Funding boost to help improve land condition and water quality in the Bowen and Collinsville region
Bowen and Collinsville graziers are encouraged to get involved with a multi-million dollar natural resource management project to enhance land condition and productivity that will help improve water quality outcomes for local waterways, and the Great Barrier Reef lagoon.
The Landholders Driving Change (LDC) project, delivered by NQ Dry Tropics, aims to support graziers within the priority Bowen, Broken, Bogie (BBB) catchments to improve productivity, particularly in relation to pasture cover, and to repair erosion and gullies which may be impacting on water quality.
Running since 2017, the LDC project has been extended for a further three years to September 2023 thanks to a $5 million funding injection by the partnership between the Australian Government’s Reef Trust and the Great Barrier Reef Foundation. It was previously funded by the Queensland Government through the Queensland Reef Water Quality Program, this funding continues until June.
LDC Project Manager Georg Wandrag said the aim of the second phase of the project was to continue to roll out targeted grazing management practice adoption to reduce sediment runoff to help improve water quality outcomes for local waterways.
“Landholders Driving Change has been designed from the ground-up with local graziers and experts, so the focus is on implementing practical solutions for enhanced productivity outcomes,” Mr Wandrag said.
“Graziers are supported through one-on-one extension and peer-to-peer programs to adopt improved land management practices.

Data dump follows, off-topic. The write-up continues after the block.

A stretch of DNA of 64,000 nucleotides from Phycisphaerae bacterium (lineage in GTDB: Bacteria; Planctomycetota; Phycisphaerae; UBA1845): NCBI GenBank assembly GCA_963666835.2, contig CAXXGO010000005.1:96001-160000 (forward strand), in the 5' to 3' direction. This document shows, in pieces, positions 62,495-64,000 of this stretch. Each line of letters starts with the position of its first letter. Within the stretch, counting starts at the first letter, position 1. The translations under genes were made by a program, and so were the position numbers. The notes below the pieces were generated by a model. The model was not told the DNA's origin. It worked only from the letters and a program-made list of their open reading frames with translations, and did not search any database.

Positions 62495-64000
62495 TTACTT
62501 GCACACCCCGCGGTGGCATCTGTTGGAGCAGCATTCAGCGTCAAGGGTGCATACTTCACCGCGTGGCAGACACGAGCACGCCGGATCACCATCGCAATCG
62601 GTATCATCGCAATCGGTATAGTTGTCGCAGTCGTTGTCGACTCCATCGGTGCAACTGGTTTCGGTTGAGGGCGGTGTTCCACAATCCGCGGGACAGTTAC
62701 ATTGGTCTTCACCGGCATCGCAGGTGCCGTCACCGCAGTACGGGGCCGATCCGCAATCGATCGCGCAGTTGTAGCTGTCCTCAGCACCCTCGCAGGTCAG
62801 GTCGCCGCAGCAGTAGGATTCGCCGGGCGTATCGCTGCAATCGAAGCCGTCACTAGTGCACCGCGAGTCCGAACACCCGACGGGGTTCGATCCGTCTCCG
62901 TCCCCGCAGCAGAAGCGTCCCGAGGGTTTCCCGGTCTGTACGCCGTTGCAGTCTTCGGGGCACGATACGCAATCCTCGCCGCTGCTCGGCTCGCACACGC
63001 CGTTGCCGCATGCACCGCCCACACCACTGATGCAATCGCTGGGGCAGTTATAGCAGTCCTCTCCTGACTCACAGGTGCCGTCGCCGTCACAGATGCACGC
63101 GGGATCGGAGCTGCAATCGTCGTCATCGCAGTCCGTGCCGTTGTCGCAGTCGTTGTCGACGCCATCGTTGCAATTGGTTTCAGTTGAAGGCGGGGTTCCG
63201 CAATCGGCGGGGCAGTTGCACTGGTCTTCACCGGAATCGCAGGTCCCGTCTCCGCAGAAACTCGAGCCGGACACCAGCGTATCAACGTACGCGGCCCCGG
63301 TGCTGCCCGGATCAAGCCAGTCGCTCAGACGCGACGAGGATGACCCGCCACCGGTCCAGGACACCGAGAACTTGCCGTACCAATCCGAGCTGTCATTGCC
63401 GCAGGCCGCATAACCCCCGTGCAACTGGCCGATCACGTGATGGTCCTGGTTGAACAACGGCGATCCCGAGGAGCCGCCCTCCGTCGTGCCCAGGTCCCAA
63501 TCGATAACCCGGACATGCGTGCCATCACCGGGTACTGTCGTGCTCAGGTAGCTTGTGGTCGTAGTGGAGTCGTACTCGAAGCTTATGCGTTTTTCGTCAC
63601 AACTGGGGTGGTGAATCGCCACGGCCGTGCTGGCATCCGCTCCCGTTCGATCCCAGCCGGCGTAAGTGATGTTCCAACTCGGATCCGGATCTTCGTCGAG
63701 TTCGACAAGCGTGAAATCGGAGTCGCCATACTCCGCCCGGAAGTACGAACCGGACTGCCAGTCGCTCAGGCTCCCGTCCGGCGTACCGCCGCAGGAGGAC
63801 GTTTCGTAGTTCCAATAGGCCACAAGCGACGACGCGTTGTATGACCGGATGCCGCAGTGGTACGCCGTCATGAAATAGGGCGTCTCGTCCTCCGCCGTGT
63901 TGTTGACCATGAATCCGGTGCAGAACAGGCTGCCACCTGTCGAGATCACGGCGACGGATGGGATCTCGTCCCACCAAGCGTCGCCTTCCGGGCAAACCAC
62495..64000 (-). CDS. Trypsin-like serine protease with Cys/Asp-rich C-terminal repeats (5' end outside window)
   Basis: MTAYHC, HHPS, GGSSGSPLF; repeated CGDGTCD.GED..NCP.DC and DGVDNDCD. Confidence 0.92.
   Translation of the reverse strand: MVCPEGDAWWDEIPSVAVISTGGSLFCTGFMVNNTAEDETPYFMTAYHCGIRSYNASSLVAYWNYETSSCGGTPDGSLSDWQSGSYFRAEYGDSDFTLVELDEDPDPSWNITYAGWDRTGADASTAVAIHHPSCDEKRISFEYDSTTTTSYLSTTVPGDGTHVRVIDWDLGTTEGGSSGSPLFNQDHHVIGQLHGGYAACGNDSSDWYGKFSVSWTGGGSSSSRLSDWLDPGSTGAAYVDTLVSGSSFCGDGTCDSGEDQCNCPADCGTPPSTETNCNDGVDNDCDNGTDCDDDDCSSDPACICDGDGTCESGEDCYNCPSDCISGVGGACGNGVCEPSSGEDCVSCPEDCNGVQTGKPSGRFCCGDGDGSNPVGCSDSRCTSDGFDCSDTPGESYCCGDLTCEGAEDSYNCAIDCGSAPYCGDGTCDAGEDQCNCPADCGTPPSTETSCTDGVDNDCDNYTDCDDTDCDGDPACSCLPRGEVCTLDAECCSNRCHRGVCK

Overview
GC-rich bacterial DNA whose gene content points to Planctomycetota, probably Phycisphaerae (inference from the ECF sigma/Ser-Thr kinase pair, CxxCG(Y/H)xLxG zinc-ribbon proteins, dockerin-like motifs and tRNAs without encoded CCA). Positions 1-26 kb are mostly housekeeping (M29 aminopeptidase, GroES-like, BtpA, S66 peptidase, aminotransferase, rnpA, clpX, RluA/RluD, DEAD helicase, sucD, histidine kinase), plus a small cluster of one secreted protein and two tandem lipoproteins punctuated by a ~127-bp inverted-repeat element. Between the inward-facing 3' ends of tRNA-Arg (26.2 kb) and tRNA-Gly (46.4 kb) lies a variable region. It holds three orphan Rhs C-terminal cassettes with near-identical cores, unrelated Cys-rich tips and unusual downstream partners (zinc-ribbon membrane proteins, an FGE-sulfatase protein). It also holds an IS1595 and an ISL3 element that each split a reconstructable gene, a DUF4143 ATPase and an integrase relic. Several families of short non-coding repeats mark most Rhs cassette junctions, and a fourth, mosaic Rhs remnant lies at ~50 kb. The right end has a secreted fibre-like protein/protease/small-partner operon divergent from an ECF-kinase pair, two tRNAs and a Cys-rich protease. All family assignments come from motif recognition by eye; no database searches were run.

“They’re also encouraged to apply for a Sediment Loss Prevention Grant to help them with implementing changes.
“There are also opportunities and incentives for graziers to also address erosion and gully remediation efforts.
“A panel of experts and landholders provides oversight to the project to ensure it creates efficiencies with existing water quality projects in the BBB to deliver best value for money.
“LDC is also driving change in landholder attitudes and a greater understanding of how their actions contribute to local water quality.”
Great Barrier Reef Foundation Managing Director Anna Marsden said the Foundation looked forward to working with NQ Dry Tropics to deliver this important regional water quality program.
“A healthy Reef needs clean water, which is why improving water quality from land-based run-off is so important to the health of our global icon,” Ms Marsden said.
“NQ Dry Tropics has a strong track record of working with landholders and others in the local community who are committed to making a positive difference to Reef health and this program will build on some of the great initiatives underway and bring forward new on-ground activities proposed for the region.”
For more information, contact Landholders Driving Change Project Manager Georg Wandrag on 0418 816 753 or by email email@example.com.
Landholders discuss grazing management practices at a Collinsville field day.
Large-scale gully remediation works undertaken on a property near Collinsville.
Dick Richardson, of Grazing Naturally, has helped graziers improve their grazing systems for environmental benefit.
Milena Gongoia GBRF and Georg Wandrag NQ Dry Tropics.